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Saturday, July 26 2014 @ 04:07 AM CDT

FBI Surveillance Of Occupy Wall Street Detailed

Occupy Wall Street

WASHINGTON -- Was Tim Franzen stockpiling weapons? What was Tim Franzen's philosophy? What was his political affiliation? Did Tim Franzen ever talk about violent revolution? The Federal Bureau of Investigation wanted to know. In late 2011, an agent or agents -- Franzen still isn't quite sure -- began trying to find out. It was during this time that Franzen became a well-known and central presence in Occupy Atlanta. He helped start the Occupy Wall Street offshoot, and had been arrested when police razed their encampment in a downtown Atlanta park.

FBI Surveillance Of Occupy Wall Street Detailed

by Jason Cherkis and Zach Carter
1/05/2013
Huffington Post

WASHINGTON -- Was Tim Franzen stockpiling weapons? What was Tim Franzen's philosophy? What was his political affiliation? Did Tim Franzen ever talk about violent revolution?

The Federal Bureau of Investigation wanted to know. In late 2011, an agent or agents -- Franzen still isn't quite sure -- began trying to find out. It was during this time that Franzen became a well-known and central presence in Occupy Atlanta. He helped start the Occupy Wall Street offshoot, and had been arrested when police razed their encampment in a downtown Atlanta park.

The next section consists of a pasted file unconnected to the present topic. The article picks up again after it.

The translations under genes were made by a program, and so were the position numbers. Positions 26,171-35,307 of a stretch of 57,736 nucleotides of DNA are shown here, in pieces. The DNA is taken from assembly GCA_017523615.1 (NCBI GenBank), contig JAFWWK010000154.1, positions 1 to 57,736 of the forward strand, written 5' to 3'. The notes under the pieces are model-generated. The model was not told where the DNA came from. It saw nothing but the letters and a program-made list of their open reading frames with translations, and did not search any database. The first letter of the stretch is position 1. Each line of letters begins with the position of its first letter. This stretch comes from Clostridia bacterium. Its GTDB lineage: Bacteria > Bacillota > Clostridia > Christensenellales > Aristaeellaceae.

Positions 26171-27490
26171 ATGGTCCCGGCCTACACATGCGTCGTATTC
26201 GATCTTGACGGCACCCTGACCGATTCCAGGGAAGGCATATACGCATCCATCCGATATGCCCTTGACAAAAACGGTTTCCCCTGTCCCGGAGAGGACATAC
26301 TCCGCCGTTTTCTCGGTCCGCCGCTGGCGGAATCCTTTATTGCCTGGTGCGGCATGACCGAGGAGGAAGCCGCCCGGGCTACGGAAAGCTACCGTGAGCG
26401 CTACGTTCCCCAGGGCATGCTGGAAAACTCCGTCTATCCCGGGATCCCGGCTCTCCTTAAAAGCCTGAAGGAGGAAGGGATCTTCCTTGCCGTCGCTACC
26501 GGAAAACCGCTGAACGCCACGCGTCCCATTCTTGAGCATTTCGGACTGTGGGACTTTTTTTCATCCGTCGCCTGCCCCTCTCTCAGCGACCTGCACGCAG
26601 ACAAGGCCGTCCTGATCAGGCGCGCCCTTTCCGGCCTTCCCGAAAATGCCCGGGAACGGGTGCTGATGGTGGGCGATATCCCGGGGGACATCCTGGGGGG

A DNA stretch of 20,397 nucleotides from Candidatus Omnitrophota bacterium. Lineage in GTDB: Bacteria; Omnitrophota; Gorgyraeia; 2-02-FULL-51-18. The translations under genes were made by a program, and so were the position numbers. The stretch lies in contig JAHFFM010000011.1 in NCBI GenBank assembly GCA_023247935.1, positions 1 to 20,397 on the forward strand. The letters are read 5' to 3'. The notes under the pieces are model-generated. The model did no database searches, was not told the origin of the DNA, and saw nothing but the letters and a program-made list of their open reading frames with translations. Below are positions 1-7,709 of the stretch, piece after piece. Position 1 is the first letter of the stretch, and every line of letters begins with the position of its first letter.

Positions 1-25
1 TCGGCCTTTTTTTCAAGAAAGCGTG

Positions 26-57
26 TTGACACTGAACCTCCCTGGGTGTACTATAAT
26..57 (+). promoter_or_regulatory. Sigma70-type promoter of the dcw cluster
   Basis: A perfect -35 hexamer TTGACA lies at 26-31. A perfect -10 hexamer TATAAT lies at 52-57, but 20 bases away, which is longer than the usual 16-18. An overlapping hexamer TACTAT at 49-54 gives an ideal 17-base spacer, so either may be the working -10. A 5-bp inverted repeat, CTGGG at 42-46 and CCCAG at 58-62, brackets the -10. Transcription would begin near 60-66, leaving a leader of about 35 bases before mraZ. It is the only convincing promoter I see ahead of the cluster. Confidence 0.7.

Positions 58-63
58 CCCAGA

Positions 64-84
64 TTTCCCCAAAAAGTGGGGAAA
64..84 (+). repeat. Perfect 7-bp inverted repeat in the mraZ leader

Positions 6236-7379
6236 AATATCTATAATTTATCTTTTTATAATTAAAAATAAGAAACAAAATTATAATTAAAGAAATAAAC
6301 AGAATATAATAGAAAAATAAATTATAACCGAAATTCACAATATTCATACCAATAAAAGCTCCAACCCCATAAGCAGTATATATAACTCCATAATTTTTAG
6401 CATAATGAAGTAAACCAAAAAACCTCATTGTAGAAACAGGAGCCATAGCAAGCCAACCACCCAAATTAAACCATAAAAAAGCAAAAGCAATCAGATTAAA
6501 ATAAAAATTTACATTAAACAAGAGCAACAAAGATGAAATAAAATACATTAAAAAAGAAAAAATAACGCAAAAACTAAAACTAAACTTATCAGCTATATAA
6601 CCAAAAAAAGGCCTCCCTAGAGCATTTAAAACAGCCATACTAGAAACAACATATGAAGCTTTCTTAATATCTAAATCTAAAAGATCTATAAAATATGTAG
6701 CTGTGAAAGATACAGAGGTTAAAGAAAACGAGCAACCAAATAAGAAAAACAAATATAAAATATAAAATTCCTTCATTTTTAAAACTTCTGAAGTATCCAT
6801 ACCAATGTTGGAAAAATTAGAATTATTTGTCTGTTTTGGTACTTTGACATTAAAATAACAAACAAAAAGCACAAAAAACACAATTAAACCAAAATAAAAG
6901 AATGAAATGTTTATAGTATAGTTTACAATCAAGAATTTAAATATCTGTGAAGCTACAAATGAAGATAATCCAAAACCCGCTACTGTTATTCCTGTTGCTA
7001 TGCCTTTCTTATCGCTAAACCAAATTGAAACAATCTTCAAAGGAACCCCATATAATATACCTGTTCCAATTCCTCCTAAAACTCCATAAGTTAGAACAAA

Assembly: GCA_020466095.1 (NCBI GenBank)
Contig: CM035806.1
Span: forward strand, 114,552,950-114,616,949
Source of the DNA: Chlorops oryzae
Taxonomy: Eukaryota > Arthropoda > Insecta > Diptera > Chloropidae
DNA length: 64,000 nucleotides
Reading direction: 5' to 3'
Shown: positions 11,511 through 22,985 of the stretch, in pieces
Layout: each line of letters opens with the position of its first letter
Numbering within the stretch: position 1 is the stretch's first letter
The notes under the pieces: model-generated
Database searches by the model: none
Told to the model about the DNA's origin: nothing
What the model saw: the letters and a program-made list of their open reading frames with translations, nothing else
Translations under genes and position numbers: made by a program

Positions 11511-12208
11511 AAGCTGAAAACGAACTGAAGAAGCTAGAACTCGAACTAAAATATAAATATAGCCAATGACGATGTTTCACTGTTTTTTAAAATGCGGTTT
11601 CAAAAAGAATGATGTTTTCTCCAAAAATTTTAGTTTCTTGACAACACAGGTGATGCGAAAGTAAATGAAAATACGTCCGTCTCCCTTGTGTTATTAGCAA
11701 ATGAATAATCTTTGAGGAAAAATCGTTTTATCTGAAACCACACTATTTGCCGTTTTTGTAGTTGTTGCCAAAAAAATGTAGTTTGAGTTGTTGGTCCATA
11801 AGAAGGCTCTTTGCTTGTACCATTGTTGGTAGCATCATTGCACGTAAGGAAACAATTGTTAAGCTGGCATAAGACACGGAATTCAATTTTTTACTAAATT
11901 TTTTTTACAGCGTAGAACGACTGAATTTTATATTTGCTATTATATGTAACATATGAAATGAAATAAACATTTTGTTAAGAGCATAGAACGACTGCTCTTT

After the first police sweep of the park, Franzen told The Huffington Post that the FBI began interviewing his fellow Occupy Atlanta activists about whether Franzen might have a cache of weapons for a future violent revolution. He said the feds interviewed three different activists at their homes about his activities and beliefs.

"It definitely rattled my cage to have these kids getting knocks on their door," Franzen said.

Here's what the feds would have found out in the course of a background check on the activist: Franzen had a criminal record related to teenage drug use and robberies that supported his habit. But he last spent time in prison when he was 19. Franzen, now 35, went on to found a chain of halfway houses to help people make the transition from addiction to recovery. He later became a community organizer with the Quaker social justice organization American Friends Service Committee, a position he continues to hold while working within Occupy Atlanta.

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